Currently, noise-induced hearing loss affects more than 25 million Americans between the ages of 20 and 70. Although this type of hearing loss can be attributed to a number of factors, excessive noise in the workplace is one of the most common causes. And according to a recent study, members of one profession are highly susceptible: farmers.
What Is Noise-Induced Hearing Loss?The mechanisms in your body that allow you to hear are more sensitive than you may realize. One of the most vital components of this auditory system is a series of tiny hair cells in the inner ear that transmit sound waves to the hearing centers in the brain. Repeated exposure to excessively loud noises can weaken and damage these hair cells, diminishing your ability to hear.
Why Are Farmers More at Risk?
Farms are filled with loud noises, many of which exceed the 85-decibel level that is safe for the human ear to take in. Tractors, for example, typically run between 85 and 90 decibels, just high of the safe range. Slightly louder are chainsaws, lawnmowers and grain equipment, which can clock in between 90 and 110 decibels. Perhaps the most damaging sounds on farms come from the animals themselves, as pigs squealing has caused the needle to spike all the way up to 130 decibels, which is more than enough to permanently damage your hearing.
What Can Be Done?
Back in the mid-90s, a team of researchers educated a group of nearly 700 teenagers who worked or lived on farms in rural Wisconsin about the dangers of noise-induced hearing loss. Sixteen years later, the researchers checked in on the participants, now in their 30s, to see if early intervention had helped to curb their hearing loss. Sadly, the team found that more than 60% of the participants had measurable hearing loss due to exposure to excessive sounds on the farm.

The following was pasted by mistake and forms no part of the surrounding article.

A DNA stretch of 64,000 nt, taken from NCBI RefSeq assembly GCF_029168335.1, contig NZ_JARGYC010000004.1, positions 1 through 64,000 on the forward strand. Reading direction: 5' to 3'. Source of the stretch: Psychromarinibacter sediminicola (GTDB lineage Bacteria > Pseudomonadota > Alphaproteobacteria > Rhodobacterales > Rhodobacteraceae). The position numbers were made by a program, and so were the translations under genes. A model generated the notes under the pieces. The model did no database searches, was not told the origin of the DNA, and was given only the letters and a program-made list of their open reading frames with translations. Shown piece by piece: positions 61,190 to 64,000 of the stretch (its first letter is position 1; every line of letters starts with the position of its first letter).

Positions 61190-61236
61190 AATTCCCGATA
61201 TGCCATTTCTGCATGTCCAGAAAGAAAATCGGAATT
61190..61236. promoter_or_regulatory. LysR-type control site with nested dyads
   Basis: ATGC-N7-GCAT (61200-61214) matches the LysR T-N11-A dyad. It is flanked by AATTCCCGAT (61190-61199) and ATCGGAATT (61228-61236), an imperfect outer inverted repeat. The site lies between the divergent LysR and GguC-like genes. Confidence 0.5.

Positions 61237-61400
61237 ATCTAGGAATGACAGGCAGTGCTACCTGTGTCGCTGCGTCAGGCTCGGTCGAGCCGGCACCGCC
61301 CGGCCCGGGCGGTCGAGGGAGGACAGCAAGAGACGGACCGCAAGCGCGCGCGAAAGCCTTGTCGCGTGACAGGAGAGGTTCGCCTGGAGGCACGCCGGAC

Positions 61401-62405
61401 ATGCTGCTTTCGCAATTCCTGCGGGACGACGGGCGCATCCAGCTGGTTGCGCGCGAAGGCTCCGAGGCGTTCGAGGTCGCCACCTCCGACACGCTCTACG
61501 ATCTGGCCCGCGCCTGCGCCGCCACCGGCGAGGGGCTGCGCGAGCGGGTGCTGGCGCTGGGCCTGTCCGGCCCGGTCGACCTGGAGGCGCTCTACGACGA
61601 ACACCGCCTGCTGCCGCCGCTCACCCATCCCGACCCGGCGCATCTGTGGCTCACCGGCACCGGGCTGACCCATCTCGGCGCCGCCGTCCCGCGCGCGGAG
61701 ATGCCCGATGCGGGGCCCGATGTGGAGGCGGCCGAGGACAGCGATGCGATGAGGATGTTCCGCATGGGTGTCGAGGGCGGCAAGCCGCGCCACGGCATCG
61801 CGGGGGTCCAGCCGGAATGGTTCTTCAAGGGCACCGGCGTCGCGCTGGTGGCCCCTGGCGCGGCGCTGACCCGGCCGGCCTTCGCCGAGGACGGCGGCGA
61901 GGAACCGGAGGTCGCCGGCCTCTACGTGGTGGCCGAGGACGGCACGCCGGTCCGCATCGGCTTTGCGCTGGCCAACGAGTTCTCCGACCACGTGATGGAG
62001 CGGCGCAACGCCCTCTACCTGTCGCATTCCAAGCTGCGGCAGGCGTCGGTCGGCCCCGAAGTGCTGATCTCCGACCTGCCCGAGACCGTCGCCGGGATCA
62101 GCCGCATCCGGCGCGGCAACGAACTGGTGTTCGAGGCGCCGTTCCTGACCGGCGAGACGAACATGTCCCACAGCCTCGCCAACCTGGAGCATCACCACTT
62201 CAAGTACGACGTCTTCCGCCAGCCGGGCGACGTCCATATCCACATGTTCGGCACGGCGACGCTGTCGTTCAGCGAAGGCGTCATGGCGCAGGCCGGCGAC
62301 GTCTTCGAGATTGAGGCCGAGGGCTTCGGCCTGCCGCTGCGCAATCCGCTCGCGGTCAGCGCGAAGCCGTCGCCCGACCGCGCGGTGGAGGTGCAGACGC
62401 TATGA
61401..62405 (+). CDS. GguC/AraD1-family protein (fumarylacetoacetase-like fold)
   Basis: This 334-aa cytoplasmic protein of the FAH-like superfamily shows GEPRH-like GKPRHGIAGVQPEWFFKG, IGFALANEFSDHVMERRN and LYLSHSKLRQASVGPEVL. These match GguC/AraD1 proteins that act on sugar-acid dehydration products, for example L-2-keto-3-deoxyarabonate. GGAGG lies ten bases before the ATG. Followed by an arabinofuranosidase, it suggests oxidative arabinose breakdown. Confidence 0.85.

So if education and early prevention can’t stop noise-induced hearing loss, what can? For starters, farm equipment manufacturers could invest in noise-reducing technology, so that their products aren't as damaging to farmers. Also, farmers themselves need to take better care of their own hearing. Simply wearing a pair of earplugs can help to drastically cut down on dangerous sound exposure.
Noise-induced hearing loss is a growing problem, and farmers aren't the only the only profession at risk. Fortunately, it is 100% preventable. So the more people become educated about the problem, the more they can do to save their hearing.
If you or someone you know would like to learn more about hearing loss and how to treat it, please feel free to schedule a consultation or contact one of our representatives today!